Philanthropy is a mindset. An embracing culture. A noble value.

Fundraising is a means towards that end. Servant to philanthropy.

Philanthropy, not fundraising.

This has been the tagline for my business and blog since I began Clairification in 2011. It grew naturally out of my experiences working as a frontline development director for 30 years. I’ve always insisted that no single person could possibly receive credit for a donation.  “Donors don’t give because of development staff,” I’d tell program staff.  “They give because of the great work you do!

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Are You Leading Your Nonprofit Backwards? How to Change

Philanthropy, Not Fundraising

More than ever before nonprofit leaders must lead from vision, not mission.  Why?  The world is moving really, really fast.  Blame it on the digital revolution if you wish.  But why waste time laying blame?  It is what it is.  Instead, get into the 21st century. Now.

The present (what you’re doing) is nothing more than a springboard to the future (the change you’re endeavoring to bring about). That’s what folks want to invest in. Positive change.

Nonprofits have tended to forget their visions in order to justify continued existence.  Sometimes founders and other leaders become too wedded to the status quo.  They can’t let their babies grow up. 

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For Whom the Bell Tolls: Major Gifts Officers Will Lose Their Jobs in 2 Years

Unless… they reinvent themselves.

I know this sounds harsh. But check out Seth Godin’s Tried and false where he bluntly tells the truth about the tried and true: “In times of change… most of the tried is in fact, false. False because what used to work, doesn’t, at least not any longer.”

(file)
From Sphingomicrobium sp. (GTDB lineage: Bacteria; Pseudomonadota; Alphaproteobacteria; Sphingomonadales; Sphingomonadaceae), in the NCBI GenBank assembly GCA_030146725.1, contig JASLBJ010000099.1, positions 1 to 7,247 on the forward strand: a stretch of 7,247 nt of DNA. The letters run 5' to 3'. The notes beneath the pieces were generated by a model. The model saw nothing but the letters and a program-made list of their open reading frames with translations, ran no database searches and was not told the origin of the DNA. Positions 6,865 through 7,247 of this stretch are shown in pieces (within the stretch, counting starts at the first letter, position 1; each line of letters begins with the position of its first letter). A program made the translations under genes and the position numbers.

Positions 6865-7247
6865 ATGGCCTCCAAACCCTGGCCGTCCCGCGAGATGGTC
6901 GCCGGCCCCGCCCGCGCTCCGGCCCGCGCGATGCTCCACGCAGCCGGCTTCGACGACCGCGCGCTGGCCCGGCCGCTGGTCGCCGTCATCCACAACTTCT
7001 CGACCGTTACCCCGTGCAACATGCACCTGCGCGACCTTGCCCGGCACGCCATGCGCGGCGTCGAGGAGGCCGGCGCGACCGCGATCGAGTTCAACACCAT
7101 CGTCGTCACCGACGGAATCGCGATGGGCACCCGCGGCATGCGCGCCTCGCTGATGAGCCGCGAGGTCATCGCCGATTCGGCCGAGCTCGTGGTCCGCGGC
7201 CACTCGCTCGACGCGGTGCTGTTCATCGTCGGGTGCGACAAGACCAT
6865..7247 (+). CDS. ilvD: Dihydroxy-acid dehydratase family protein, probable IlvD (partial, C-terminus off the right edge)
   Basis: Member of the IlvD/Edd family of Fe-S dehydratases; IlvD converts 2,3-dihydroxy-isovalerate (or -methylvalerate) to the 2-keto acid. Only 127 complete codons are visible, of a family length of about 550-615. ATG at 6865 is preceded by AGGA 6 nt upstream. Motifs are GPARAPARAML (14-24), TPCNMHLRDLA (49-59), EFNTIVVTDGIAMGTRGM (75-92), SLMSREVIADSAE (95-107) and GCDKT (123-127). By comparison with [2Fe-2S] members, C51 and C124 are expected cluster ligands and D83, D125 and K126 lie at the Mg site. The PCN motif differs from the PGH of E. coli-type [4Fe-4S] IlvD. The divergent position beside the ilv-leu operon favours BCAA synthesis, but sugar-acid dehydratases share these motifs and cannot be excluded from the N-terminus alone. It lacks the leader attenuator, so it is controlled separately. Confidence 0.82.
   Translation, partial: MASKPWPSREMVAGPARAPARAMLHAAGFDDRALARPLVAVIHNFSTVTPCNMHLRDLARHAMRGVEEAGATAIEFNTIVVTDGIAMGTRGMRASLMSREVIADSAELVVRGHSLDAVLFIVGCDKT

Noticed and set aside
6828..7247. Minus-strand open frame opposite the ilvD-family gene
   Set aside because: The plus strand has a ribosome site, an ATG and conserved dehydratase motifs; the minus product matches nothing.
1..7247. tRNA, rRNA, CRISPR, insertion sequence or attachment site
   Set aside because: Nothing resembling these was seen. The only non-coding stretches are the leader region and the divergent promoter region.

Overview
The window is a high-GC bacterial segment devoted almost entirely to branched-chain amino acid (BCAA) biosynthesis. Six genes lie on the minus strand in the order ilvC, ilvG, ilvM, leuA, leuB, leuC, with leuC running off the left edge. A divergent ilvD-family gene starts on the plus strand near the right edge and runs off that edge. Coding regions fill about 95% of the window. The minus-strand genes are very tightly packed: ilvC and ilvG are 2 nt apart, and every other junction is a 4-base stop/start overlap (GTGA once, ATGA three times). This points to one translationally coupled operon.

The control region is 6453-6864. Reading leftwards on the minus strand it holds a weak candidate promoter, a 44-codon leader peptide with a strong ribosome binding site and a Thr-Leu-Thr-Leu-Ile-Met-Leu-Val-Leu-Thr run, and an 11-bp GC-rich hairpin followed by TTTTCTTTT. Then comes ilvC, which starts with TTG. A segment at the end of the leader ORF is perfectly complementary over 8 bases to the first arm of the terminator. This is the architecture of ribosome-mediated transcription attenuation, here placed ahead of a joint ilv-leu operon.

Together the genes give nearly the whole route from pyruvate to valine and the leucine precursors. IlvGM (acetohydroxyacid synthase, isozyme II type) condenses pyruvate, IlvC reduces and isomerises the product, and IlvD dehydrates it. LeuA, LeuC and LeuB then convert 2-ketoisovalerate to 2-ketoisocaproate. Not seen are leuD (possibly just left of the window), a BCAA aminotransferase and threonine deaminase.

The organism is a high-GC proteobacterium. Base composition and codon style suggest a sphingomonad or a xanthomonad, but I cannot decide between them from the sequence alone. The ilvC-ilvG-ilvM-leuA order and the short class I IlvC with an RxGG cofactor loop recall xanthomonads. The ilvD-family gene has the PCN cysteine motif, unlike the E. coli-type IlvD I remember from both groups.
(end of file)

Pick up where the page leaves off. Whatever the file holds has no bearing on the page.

You may have been the best major gift officer on the planet five years ago.  But that was then. This is now. The buying/giving market has fundamentally changed. And, yes, the culprit is the digital revolution. That’s how revolutions work. It’s truly the end of business as usual.

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6 Things Matchmakers Can Teach Fundraisers in an Era of Digital Darwinism

Philanthropy; Not Fundraising

In many ways, what’s new is old and what’s old is new.  I read a lot of Brian Solis who speaks persuasively about The End of Business as Usual in an era where technology is advancing more rapidly than our ability to adapt. Yet we must adapt, or die. How do we do this, and what does this mean for fundraisers? I found food for thought in Solis’ recent article, The 9 Laws of Affinity in an Era of Digital Darwinism.

Rapid change can be dizzying. Ground yourself by remembering that though technology has changed, people have not. We have the same drives… needs… yearnings as prehistoric tribes.  It’s not just about survival. Darwin wrote about survival of the most empathic. We long for connection and meaning. In other words, it’s not just about the “fittest” but about the “fitting.”  Philanthropy provides that “fit opportunity” in spades (or, more aptly, in hearts).

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To Sell is Human; To Give, Divine – Why We’re All in Fundraising Now

Philanthropy; Not Fundraising

I recently attended an inspiring talk by Daniel Pink, author of To Sell Is Human, and found myself furiously taking notes.  Next thing you know I was impulsively buying the book (autographed, of course)! Do I have buyer’s remorse? Absolutely not. Zero. Zilch. Nada. Everything he has to say is so directly applicable to fundraising and the nonprofit sector that [IMHO] it’s a ‘must read’ for those of us in the philanthropy business. Here’s why:

We erroneously think “selling” is bad.   In fact, it’s probably even more of a taboo word in nonprofits than the word “fundraising.” People just don’t like it. Pink did an experiment where he asked people to give him the first word that came to their minds when they thought of “sales/selling.”  They answered with such words as:

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The Winter of our DisCONTENT: Why, even with a content plan, marketing feels so cold to much of our audience